Inner Strength Pilates latest video release helps tighten Core Abdominal Muscles

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Australian Pilates and Barre coach Tamara Gollan shows how, in her new video released this month, it is possible to tighten up the core abdominal muscles easily at home by simply lying flat on the floor and undertaking a series of simple exercises.

Pilates helps with body conditioning

Improve body conditioning with Pilates

The flat abdominal exercises takes you nicely back to basics, as it were.

In the video called Adelaide Pilates Core Abdominal Exercise, Gollan spends four minutes displaying the routine and stressing that it is particularly useful for post-natal women since it helps bring back abdominal separation and doesn’t involve any disabling curling type stomach movements.

Pilates and Barre coach Gollan herself is seen demonstrating the exercise, called Toe Taps, just three weeks after she gave birth to a son.

“But it’s not just post-pregnancy that these exercises work really well,” she insists. “They’re also good for individuals who have been doing Pilates for a long time and are now taking on a lot of curling type abdominal exercises. What doing the flat abdominal exercises does is take you back to basics as it were, to ensure that your abdominals are working 100% correctly and that you haven’t picked up any bad habits as you’ve moved on to the tougher exercises.”

To start the exercise, which is explained on her blog post entitled Abdominal Exercise Video: Inner Strength Pilates, Gollan advises the viewer to lie down on the ground back-down. This can be on a mat or blanket, just so long as there is no discomfort coming from the spinal region. The arms should be relaxed and lying by the sides of the body. The neck too should remain relaxed to ensure there is no tension in the shoulders. There should be a tiny space beneath the back and the ground.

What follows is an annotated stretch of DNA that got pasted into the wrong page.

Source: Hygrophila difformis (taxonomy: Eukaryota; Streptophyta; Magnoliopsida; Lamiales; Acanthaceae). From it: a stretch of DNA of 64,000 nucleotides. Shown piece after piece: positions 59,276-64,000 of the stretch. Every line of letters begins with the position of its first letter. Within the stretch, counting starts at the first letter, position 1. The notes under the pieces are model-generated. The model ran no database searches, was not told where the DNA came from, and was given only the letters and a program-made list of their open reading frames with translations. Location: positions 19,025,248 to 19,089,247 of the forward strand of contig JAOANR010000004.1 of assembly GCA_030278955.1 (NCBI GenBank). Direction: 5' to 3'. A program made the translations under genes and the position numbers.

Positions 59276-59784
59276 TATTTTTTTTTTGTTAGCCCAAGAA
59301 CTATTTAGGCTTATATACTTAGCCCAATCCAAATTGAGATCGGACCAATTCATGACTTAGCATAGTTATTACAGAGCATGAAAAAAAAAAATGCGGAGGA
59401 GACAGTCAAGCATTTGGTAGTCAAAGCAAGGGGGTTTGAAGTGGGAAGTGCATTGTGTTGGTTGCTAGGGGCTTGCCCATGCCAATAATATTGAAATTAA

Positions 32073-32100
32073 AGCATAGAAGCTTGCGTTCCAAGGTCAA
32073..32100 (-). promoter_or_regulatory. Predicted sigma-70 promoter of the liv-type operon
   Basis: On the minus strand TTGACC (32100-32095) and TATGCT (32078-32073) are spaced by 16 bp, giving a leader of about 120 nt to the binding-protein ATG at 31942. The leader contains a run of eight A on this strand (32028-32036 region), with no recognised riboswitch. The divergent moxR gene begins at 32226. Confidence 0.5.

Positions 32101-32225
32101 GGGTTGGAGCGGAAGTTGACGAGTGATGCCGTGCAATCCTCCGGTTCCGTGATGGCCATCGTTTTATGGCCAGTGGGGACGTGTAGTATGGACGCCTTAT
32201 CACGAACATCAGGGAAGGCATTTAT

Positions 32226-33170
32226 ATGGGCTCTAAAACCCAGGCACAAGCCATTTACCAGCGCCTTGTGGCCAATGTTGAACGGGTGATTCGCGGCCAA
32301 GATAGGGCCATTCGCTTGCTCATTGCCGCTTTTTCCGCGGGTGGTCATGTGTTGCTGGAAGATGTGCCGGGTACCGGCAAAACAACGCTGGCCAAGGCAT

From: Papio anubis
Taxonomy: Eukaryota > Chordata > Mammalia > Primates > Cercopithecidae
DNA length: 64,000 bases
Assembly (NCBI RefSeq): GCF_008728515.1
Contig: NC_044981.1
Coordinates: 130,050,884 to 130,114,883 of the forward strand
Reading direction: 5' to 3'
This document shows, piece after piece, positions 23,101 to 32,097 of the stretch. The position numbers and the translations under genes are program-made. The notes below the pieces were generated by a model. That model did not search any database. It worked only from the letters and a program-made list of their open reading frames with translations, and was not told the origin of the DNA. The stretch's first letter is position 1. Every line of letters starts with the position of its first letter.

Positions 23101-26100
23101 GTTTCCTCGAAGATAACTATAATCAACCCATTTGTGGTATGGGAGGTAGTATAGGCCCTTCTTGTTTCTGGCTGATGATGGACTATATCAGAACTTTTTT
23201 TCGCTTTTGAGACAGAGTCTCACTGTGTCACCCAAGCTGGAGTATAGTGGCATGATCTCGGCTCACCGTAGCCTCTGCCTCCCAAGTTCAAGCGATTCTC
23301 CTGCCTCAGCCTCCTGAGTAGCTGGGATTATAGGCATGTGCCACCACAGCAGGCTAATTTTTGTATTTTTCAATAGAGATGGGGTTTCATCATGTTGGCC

Both legs should then be brought up into the ‘chair’ position. Taking a breath in to prepare, it should be exhaled while the core is engaged. One foot is then lowered down onto the floor to tap it (although if this seems too much at first then simply lowering the foot half way down is good for beginners). The foot should be returned when inhaling.

“This is quite a simple little exercise,” admitted Gollan. “However, what you don’t want is to feel is your back arching because that means your pelvic floor isn’t doing any of the work. Instead you want to feel a nice tightness in your lower abdominal region which in turn signals that the core is working correctly. And there shouldn’t be any pain or discomfort elsewhere in the body.”

Gollan goes on the summarize the exercise thus:

  •     breathe in
  •     exhale through the mouth
  •     engage the core before the leg raise
  •     Breathe in to return
  •     Breathe out with pelvic floor lifted
  •     Leg down, breathe in to return

Gollan and her team of two other Pilates and Barre coaches offer a series of classes demonstrating a number of Pilates, Barre and Reformer exercises such as the above. Clients who attend a class at one of the three Inner Strength Pilates studios on King William Road in Adelaide are given individual assessments and provided with a Pilates personal exercise plan aimed at maximizing their goals from the classes.

Clients attend classes for a number of reasons such as improving stamina, posture, body conditioning, recovery from injury, weight loss and even for help with reducing headaches and symptoms of insomnia.

Classes can be booked online via the Inner Strength and Barre studios website on the Class Schedule page. Further information, and exercise tips, can be found on Gollan’s company Facebook page and on the Google+ location pages.

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Tamara Abdilla

Tamara Abdilla
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